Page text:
The two presidential candidates - Miloš Zeman and Karel Schwarzenberg - faced off in a second televized debate on Friday evening, this time on the private Prima Family channel. The atmosphere was more laid back than in the Czech Television debate the night before, but candidates took the opportunity to take stabs at each other. Mr Zeman came back to the issue of the Beneš decrees and the expulsion of Sudeten Germans at the end of World War two, which Mr Schwarzenberg described on Thurdsay as a gross violation of human rights according to today’s standards. The former prime minister strongly retorted in the Friday debate that describing a former Czechoslovak president as a war criminal is not presidential. According to some polls, Mr Zeman has been gaining more ground over his opponent in the last week, after the two finished less than a percentage point apart in the first round of the elections.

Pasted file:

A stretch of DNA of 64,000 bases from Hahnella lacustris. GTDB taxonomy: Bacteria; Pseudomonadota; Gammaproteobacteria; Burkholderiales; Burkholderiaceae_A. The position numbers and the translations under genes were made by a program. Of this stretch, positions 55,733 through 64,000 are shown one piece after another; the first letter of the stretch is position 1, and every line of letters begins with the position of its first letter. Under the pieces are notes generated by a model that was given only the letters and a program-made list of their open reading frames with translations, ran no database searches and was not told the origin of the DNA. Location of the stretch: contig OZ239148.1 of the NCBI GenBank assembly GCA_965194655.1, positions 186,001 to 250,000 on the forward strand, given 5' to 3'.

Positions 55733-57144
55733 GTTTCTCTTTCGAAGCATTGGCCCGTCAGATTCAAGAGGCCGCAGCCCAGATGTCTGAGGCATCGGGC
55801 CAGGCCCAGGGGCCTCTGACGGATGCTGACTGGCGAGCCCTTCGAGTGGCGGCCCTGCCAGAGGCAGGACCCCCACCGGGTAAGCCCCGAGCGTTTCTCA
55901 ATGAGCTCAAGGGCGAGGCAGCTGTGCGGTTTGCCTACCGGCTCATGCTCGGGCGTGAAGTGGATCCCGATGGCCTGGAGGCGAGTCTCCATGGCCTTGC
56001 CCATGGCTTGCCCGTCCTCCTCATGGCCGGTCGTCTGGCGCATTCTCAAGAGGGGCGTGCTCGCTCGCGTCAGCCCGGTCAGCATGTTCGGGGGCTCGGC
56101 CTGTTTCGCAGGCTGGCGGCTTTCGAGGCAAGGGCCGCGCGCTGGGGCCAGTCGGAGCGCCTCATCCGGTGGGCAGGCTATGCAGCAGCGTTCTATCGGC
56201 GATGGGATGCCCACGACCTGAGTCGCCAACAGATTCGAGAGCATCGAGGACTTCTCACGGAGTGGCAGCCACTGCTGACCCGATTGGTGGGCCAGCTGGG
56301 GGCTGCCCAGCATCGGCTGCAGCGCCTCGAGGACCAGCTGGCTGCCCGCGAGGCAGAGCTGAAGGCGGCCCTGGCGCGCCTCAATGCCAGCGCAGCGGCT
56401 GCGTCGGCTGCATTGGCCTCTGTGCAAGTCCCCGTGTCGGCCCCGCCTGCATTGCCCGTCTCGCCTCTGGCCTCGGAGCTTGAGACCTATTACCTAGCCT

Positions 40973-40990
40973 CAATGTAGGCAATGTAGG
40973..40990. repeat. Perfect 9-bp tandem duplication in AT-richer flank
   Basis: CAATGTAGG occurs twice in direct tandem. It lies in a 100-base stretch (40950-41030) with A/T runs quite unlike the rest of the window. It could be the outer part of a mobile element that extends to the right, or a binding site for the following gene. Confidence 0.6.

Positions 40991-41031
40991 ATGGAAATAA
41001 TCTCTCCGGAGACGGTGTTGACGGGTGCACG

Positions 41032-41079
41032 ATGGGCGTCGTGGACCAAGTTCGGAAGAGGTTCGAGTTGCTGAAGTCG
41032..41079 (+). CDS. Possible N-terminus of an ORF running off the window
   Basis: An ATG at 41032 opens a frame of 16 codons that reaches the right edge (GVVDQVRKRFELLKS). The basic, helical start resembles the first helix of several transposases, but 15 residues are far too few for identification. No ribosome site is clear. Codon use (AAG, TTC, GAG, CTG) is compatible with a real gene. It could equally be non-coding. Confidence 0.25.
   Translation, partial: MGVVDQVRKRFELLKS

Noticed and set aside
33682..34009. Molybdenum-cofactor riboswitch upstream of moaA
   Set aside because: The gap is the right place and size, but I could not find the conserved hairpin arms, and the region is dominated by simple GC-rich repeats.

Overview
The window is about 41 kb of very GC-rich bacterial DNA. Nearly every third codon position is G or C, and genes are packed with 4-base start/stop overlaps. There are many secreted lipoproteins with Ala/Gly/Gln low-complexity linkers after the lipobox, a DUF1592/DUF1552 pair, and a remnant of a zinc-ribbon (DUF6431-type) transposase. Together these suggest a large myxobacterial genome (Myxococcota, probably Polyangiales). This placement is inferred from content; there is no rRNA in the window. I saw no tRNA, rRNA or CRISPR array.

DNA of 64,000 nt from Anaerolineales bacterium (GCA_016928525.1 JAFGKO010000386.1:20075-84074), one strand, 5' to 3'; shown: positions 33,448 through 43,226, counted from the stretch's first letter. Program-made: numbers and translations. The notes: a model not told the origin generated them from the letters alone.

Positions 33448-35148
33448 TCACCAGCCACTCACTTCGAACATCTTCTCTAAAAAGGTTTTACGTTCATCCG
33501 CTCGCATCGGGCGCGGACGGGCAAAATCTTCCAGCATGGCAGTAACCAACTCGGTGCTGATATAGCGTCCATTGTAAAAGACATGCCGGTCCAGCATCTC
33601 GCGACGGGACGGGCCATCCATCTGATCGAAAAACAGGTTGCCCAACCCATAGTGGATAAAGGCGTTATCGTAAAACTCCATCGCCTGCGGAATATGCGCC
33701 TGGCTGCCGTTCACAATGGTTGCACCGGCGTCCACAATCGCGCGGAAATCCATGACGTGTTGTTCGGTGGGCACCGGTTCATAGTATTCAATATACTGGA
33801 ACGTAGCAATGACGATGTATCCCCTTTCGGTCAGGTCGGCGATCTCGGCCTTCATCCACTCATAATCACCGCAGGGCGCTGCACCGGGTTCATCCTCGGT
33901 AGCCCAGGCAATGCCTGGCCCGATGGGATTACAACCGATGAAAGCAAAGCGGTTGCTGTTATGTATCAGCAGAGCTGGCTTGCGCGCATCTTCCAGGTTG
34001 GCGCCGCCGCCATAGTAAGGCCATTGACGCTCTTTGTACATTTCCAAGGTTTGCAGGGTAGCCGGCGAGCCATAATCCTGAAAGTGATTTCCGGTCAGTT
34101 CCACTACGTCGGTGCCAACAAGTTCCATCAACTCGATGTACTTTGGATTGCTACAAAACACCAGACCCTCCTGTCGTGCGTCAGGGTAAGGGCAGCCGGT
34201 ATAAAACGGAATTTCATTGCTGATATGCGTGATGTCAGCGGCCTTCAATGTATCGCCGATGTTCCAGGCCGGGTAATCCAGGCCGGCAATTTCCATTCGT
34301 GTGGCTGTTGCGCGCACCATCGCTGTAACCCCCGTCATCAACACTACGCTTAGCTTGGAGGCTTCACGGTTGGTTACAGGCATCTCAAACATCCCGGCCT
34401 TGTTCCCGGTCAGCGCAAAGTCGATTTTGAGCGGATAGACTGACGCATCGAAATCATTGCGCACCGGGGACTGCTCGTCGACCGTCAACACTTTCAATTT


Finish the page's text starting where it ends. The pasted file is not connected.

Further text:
During the presidential debate, Prima Family broadcasted a video where the Czech first lady Livia Klausová endorsed Miloš Zeman. Mrs Klausová said she does not want her successor to speak only German, refering to Karel Schwarzenberg’s wife who does not speaks Czech. She also said that Mr Zeman has spent his whole life in the Czeech Republic and has a relationship to the country and its people, echoing her husband’s remarks from a few days ago.
A week-long relay of protests against the presence of Communists councillors in regional governments will finish off with a protest on Saturday at Prague’s Wenceslas Square. During the so-called Palach week, protests were held in Olomouc, Ústí nad Labem, Karlovy Vary, České Budějovice and Zlín. Attendance varied between dozens and a couple of hundred people. Protesters want to warn the public against communist ideology and are asking members of the Communist Party to step down from regional council seats.